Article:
Nichols doesn’t know exactly what she wants to do as far as specializing in the musical theater, being a recitalist or being an opera singer, but she does know what she wants to use her voice in every capacity possible.


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Evans-Rentira is a fourth-year OSU student finishing up his vocal performance degree. “My family tells apocryphal stories of me wearing out cassette tapes and VHSes when I was little,” Evans-Rentira said. “So I think I’ve always been drawn towards music.”

Although he grew up in the theater, playing in bands and learning instruments such as the piano and trombone, once Evans-Rentira arrived at OSU he knew that music – specifically singing – was what he wanted to pursue.

Evans-Rentira performed Color in Light from the Stephen Sondheim musical Sunday in the Park with George. He and Nichols each have more than 50 performances under their belts, but would rank their student showcase performance at PRAx at the top of their lists.

Music in the concert hall, music in the gallery space, too: Part of the exhibition “Sonic Booms: How the Sound and Science of Technology Created Pop Music” in the Kate and John Stirek Gallery. Photo: Alexander Banks

The open house ended with a sold-out headliner performance in the 490-seat concert hall. After the inaugural performance from the Delbert Anderson Quartet and Julia Keefe, the concert ended with a five-movement suite composed by Franklin Piland – an American Indian conductor of wind bands – with Anderson and Keefe. The collection of songs conducted by Piland, together titled the Oregon Suite, enacted help from the OSU chamber choir and jazz ensemble.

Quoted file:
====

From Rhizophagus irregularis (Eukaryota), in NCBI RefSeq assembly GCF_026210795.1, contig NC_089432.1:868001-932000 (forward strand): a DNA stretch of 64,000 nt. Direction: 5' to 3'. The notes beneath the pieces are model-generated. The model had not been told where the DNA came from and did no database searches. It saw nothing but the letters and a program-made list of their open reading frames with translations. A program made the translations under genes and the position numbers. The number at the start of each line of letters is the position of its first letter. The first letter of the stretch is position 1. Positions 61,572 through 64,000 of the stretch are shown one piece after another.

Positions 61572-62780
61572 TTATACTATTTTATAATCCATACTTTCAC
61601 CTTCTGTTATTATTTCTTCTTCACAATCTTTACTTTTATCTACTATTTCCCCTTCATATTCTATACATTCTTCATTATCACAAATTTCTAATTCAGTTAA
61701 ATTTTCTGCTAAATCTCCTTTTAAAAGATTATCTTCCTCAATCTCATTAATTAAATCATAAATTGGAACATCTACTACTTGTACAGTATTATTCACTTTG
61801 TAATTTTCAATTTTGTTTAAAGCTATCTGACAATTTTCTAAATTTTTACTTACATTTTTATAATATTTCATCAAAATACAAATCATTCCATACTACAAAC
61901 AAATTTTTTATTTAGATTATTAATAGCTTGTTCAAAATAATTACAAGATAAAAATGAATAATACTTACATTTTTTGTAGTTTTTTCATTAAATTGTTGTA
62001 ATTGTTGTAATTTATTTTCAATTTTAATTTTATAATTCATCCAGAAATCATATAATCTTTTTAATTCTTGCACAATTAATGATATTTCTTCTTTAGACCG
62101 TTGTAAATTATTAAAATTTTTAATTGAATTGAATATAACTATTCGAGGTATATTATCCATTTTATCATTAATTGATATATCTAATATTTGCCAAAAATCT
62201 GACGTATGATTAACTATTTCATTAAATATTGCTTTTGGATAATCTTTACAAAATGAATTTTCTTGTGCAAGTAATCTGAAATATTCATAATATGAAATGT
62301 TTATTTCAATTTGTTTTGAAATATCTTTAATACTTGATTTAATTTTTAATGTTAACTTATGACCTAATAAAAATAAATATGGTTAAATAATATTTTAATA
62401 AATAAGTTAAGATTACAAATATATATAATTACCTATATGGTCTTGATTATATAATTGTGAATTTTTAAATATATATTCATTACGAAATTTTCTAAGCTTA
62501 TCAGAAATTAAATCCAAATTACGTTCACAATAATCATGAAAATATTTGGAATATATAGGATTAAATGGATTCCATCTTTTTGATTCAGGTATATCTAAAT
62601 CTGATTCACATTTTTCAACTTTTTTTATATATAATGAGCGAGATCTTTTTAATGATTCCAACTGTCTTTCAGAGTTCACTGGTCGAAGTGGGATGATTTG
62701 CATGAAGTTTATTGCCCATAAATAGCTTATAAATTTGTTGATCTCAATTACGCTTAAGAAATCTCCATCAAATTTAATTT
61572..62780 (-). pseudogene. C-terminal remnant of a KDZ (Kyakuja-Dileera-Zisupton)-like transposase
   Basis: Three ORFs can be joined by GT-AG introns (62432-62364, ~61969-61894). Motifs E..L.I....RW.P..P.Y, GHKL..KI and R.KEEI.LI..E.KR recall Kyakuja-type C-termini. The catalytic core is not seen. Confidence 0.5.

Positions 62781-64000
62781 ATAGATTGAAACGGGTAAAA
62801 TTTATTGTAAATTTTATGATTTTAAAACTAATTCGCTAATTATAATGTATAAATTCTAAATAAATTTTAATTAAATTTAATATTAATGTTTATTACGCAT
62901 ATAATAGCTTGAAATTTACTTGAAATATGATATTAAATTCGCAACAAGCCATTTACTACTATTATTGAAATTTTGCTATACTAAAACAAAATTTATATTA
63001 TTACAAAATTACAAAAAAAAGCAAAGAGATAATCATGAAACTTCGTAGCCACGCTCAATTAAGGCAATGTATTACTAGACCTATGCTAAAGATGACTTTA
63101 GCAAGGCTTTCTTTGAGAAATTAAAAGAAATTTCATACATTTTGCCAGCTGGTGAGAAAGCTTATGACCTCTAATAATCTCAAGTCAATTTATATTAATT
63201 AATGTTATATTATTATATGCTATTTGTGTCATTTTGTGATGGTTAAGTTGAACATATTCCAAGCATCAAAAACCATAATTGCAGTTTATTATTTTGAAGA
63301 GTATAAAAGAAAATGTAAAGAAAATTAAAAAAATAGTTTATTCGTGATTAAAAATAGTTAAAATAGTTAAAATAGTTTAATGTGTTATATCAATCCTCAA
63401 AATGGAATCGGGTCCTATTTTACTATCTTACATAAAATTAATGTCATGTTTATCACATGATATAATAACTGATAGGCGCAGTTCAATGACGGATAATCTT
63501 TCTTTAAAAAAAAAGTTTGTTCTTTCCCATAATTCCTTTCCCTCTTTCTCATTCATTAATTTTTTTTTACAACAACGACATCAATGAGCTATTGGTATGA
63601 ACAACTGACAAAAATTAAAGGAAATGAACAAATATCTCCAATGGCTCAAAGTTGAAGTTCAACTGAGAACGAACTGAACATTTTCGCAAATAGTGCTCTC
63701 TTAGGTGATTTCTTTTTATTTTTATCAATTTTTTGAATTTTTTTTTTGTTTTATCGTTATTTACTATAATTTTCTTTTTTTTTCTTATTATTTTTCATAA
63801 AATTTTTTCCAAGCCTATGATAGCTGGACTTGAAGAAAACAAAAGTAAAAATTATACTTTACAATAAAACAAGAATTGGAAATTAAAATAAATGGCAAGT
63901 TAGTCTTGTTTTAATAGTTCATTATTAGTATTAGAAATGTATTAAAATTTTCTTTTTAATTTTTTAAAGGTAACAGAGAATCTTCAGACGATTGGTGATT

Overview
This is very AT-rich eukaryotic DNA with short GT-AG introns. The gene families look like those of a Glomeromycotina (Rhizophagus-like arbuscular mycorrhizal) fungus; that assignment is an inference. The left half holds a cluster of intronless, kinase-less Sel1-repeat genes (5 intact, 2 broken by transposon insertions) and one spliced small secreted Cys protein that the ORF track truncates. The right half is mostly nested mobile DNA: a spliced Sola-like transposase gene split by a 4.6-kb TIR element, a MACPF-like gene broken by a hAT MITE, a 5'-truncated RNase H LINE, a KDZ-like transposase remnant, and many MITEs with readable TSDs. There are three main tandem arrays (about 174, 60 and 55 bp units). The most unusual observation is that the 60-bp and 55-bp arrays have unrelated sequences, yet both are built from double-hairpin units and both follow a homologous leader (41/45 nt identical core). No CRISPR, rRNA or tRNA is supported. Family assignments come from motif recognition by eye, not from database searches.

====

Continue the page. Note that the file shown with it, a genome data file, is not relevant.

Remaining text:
The open house drew people from beyond OSU, too. Corvallis couple Ann and Erik received a PRAx catalog in the mail, and decided to come to the open house because they were really interested in the jazz performance during the headliner show. “That’s one thing really missing from the music community in Corvallis,” Erik said. “(There’s) good classical but not much jazz.”

The couple didn’t get a chance to listen to the other performances in the concert hall, but thought the headliner performance was amazing. Erik said that the first piece that was performed by the Delbert Anderson Quartet reminded him of the Miles Davis album Sketches of Spain.

Erik and Ann even bought tickets to three other music performances at PRAx — something that pleases Betjemann, the center’s executive director. “I’m excited for people to experience just how much PRAx wants to do, and how much PRAx can do,” he said.


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Future events at PRAx, some of which are already sold out, can be found on the cultural center’s website


ALSO READ: Corvallis’s PRAx of life open its doors, Brian Libby’s ArtsWatch story about the new creative center’s design and its importance to OSU and the surrounding communities.

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Photo Joe Cantrell

Alexander Banks is a journalism student at Oregon State University. Outside of freelancing, he also works as a news contributor and columnist for The Daily Barometer, a student-run newspaper at the university. He enjoys photography, photo and video editing, graphic design, and watching movies in his free time. He is also an introvert and cat lover.